Rachel Renders (student), Lauren Oertel (student)
Regional Planning, Cornell University

As climate impacts intensify across the United States, scholars and policymakers increasingly anticipate in-migration into the Northeast due to the perception and reality that this region has more water, more undeveloped land, and cooler temperatures. How ready is the region for in-migration given existing housing and infrastructure needs, the state of public and nonprofit institutional support systems, and societal openness to people from “away”? We respond to these questions by sharing early findings from the NOAA-funded planning project, A Northeast Safe and Thriving for All (NEST), which aims to help NOAA assess if it should fund a regional partnership on climate migration in the Northeast. We will highlight how communities in Maine and the Northeast have responded to migrants in the past. Examples include the Great Migration of French Canadians to Maine, Great Migration of African Americans to New York, deindustrialization and depopulation across Maine and the Rustbelt, refugee resettlement in Lewiston and Buffalo, and COVID-19 migration. Drawing on literature reviews and interviews with key stakeholders, we reflect on what historic and ongoing struggles to care for existing and new residents means for future in-migration into the Northeast. We also show how most climate, economic, and housing policies in Maine (as in the rest of the Northeast) currently do not anticipate these challenges. We close by discussing examples of Maine communities that are working to encourage economic growth, address housing unaffordability, and attract future climate movers, and what that suggests for future policy development.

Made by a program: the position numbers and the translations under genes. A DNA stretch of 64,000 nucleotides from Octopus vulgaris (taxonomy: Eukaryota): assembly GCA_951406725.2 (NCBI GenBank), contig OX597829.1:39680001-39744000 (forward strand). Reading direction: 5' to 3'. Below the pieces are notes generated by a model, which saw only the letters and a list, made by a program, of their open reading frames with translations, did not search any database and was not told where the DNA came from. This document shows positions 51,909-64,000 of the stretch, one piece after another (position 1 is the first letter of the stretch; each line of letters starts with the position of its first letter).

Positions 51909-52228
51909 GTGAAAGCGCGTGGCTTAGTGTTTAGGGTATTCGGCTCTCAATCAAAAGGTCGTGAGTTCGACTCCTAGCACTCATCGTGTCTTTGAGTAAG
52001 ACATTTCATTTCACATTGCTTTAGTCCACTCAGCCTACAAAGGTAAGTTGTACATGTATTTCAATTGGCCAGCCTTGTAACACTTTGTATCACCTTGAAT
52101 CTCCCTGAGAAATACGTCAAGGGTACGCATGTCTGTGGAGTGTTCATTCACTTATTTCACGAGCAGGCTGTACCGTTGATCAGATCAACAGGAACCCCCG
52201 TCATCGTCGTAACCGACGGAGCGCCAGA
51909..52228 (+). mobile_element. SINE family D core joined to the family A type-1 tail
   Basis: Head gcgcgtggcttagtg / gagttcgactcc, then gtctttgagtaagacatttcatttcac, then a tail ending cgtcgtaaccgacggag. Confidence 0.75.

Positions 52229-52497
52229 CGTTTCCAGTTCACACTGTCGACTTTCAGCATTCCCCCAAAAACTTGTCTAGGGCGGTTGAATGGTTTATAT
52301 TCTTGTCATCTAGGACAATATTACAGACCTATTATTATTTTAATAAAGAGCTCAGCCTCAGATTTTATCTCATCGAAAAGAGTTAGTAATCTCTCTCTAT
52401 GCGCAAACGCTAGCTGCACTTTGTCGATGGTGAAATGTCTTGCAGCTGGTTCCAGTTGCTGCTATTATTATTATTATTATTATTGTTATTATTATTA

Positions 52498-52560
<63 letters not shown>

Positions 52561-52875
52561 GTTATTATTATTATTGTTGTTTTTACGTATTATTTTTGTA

Rising to the challenge: Learning about community resilience from municipal actions in Maine

A pdf of this presentation is available. Please contact Kathleen Bell with any questions.

Kathleen Bell1, Eileen Johnson2, Vanessa R. Levesque3
1. School of Economics, University of Maine
2. Environmental Studies Program, Bowdoin College
3. University of Southern Maine

Who is demonstrating municipal resilience capacity and what can we learn from their actions? What enables some but not other municipalities to develop the needed adaptive capacities to prepare for and respond to change is poorly understood. In this research, we focus on learning about Maine’s municipal resilience capacities from community participation in state-funded municipal grant programs and provision of digital services during the COVID-19 pandemic. With the influx of funding available to communities and investments in broadband infrastructure, grant and digital services competencies enhance municipal strategies for adapting to change, responding to challenges, and leveraging opportunities. We integrated primary data collected via interviews with municipal officials with secondary data describing municipal actions, competencies, and characteristics. We analyzed these data using qualitative and quantitative approaches to document patterns in municipal resilience behaviors, better understand potential catalysts and deterrents of such behaviors, and assess inequities in outcomes and associated adaptive capacities. Overall, we observed greater levels of municipal grant and digital services activity in communities with more representative forms of government and larger community populations. Analyses of interview data contextualized these findings, pointing to the importance of staffing, resources, and partnership networks as well as revealing inequities and technological and cultural barriers. Scrutiny of expected and unexpected resilience actions offered additional insights about municipal resilience capacities and informed stories of Maine municipalities, big and small, urban and rural, coastal and inland, rising to sustainability challenges. Collectively, our work and findings offer suggestions for further strengthening community resilience in Maine and beyond.